The Da Vinci Code

I recently had the occasion of reading the Da Vinci Code. I must admit that I had the preconceived notion that the book would prove to be a collection of ill-conceived and dubious notions. After I read it I realized that my preconceived notion was correct. It has the thinnest of plots inflated in length by the jarring interspersion of pseudo-didactic material. What is most aggravating is that people take for real (including the author himself, unfortunately) the multiple distortions of facts presented in the book as actual history. Everything is held together by a notion that there is some sort of conspiracy in the Catholic Church to suppress the divine feminine. Hence, the book suffers from what I call the “conspiracy theory syndrome”: all data that prove the theory are taken at face value and all data that disprove it are interpreted as originating with the conspiracy and therefore cannot be accepted.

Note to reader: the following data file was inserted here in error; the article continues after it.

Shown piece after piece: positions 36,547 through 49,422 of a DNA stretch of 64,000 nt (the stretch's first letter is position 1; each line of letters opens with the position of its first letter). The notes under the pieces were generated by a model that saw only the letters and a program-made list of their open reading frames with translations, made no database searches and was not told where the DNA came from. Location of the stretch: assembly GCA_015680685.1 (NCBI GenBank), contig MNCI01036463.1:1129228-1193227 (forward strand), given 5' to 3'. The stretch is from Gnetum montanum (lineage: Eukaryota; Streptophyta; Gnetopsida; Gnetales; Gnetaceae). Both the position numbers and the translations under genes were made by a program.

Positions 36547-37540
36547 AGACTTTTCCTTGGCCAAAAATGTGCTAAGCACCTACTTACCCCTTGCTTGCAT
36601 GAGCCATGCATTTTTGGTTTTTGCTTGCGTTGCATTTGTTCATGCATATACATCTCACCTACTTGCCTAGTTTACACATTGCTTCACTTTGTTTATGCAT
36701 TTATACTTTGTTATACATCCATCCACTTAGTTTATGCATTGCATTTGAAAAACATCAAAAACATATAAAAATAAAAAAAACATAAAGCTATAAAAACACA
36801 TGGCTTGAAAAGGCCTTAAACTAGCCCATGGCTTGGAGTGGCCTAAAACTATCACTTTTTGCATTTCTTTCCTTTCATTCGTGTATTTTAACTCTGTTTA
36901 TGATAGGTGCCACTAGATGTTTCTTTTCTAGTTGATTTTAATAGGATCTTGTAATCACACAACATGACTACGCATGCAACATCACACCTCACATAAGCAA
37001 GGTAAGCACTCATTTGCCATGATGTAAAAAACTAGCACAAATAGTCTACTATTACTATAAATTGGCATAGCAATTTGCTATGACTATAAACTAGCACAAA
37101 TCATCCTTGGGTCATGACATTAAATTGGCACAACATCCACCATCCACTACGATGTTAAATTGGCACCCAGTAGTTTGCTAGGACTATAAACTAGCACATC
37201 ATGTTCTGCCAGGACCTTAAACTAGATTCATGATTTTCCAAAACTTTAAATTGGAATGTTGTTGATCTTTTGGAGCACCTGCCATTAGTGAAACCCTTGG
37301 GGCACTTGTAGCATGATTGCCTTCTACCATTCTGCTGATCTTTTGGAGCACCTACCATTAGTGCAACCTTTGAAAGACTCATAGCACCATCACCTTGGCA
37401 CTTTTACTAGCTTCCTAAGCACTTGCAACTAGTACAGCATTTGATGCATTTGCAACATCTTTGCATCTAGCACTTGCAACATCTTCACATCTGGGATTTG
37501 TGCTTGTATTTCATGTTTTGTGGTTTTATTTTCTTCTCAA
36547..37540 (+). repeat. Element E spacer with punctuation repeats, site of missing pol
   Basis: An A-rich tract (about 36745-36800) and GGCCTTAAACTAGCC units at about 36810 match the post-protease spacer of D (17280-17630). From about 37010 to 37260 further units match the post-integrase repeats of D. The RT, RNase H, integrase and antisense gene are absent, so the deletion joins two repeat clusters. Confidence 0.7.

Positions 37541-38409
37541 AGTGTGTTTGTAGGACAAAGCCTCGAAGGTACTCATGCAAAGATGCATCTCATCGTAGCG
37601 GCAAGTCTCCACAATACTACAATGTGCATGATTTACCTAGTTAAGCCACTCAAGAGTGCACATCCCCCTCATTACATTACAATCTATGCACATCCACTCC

Someone who wants to read a magnificent piece of literature that involves mystery in a religious setting should read Umberto Eco’s The Name of the Rose or see the movie adaptation. I read the book (in French, years ago) and saw the movie and thought the movie was a good enough rendition of the book.

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